The best auto-racers in the world are masters of timing.
They make quick, race-changing decisions, at incredibly high speeds and know precisely the right moment to accelerate and overtake their competitors.
They also know that winning a race isn't always about speed; it's about being strategic in controlling your speed and knowing when to draft or make a pit stop. It's finding the between patience and knowing when to be impatient.
Building a fast-moving startup is a lot like auto-racing.
To get to the checkered flag you constantly walk the razors edge in wanting to push forward and knowing when to hold back.
Knowing the difference can be the reason your startup either wins the race or fails to finish.
To help anyone entering the "startup race", here are three tips for when patience pays off and when you should take immediate action to drive your business forward.
When You Need To Be Patient
At my company, Porch.com, we spend a lot of time interviewing candidates for senior positions that are vital towards the growth of our business. Many of the candidates we interview have impressive track records and experience to match, but for certain roles it is crucial that we find the right people to ensure their contributions are a fit for the teams they will run, our culture, and our overall strategic needs.
No matter how great your product is, your company is only as good as the people. You will get more value from waiting to hire the right person than you will just hiring out of simple necessity. Always be patient when bringing on new members to your team.
Raising money is a unique moment for a young company. You have tremendous opportunity to not only bring in capital, but investors with experience and the connections to help accelerate your startup.
Unless you are in dire need of funding, be patient with who you let invest in your company. There is a well-developed and growing network of angel investors and venture capitalists out there, with enough time you should be able to find a match that fits your needs. Make sure that your visions are aligned and that the investor or firm wont be a distraction to your company and its goals.
Startups thrive on momentum to build great products, and PR and press helps to boost that momentum. It's helpful to have coverage on a public launch but if you can't sustain the public's prolonged attention, you're missing out on huge opportunities. You only get one chance to make a first impression.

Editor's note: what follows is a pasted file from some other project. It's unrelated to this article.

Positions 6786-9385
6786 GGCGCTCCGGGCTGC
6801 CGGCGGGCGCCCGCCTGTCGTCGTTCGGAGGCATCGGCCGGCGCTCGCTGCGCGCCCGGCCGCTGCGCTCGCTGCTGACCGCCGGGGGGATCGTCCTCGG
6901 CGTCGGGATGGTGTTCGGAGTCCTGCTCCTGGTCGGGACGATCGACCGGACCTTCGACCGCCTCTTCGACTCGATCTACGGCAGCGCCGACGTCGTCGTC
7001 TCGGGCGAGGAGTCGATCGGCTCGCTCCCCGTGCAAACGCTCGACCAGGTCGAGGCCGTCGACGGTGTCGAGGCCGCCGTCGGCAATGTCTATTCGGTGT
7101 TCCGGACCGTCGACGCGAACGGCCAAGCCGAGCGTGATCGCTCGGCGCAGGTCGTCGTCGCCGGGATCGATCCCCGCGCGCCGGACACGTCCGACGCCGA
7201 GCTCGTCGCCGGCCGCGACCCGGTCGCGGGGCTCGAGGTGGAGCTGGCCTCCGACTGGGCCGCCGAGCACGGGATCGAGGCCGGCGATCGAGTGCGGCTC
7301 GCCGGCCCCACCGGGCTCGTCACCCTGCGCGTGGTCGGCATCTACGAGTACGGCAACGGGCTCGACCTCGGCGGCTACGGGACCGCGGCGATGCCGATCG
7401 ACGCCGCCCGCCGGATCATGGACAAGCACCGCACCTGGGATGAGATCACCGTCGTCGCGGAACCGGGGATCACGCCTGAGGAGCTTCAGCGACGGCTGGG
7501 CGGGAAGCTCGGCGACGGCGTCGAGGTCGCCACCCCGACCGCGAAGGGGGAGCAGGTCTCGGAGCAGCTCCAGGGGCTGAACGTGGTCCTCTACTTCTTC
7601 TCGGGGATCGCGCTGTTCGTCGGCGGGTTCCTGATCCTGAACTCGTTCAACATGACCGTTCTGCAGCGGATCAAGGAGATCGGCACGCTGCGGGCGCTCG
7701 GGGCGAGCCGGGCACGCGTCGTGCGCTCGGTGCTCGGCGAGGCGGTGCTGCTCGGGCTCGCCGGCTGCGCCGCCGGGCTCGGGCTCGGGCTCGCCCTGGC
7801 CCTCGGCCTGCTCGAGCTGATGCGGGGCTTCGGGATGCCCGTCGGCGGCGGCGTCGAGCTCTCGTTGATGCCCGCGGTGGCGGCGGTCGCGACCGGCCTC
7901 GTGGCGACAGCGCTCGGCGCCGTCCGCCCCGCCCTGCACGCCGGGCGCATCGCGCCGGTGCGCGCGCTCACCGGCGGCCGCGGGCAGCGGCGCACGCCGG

Never underestimate the power of good PR. Just like having a detailed roadmap for the development of your company, have a detailed plan for announcements you want to make throughout the year. This includes announcing your launch, funding, and product updates ongoing. Be patient and spread out major announcements for your company so you are telling the right story at the right time.
When You Need To Be Impatient
Unhappy employees are toxic to a growing startup. They exude negativity and spread their discontent to others. With so much risk on line for young companies, you really can't afford to keep people onboard that aren't all-in.
Whether an employee is in an ill-fitting roles or just a bad egg, you can't get emotional or delay in making necessary changes. Be quick to remove disgruntled employees from your team--the separation will be better for both the employee and your company in the long run.
If you are a young company, many of your first users or customers are some of the most important. They are the influencers, the early adopters, and their level of satisfaction will either make or break your access to more customers down the road. You should always be patient with customers, but never delay in serving them.
If a customer is unhappy, find out why and fix the problem. If customer wants to buy, lower the barrier and remove as much friction as possible to let them do so. Your customers should always be a top priority no matter what.
Launching Products for Feedback
Reid Hoffman, founder of LinkedIn, said it best when he warned, "If you're not embarrassed by the first version of your product, you've launched too late." In a startup, you can't truly tell if you are creating something useful until you get it in the hands of your customers. Sometimes getting that product to your customers comes at the expense of shipping something that's less than perfect.
Don't delay in launching MVP's or products for honest customer feedback early on. Your customers will drive the direction of how you develop your product. Don't waste time building something you think they want. Instead, use their feedback to build a product that they need and can't live without.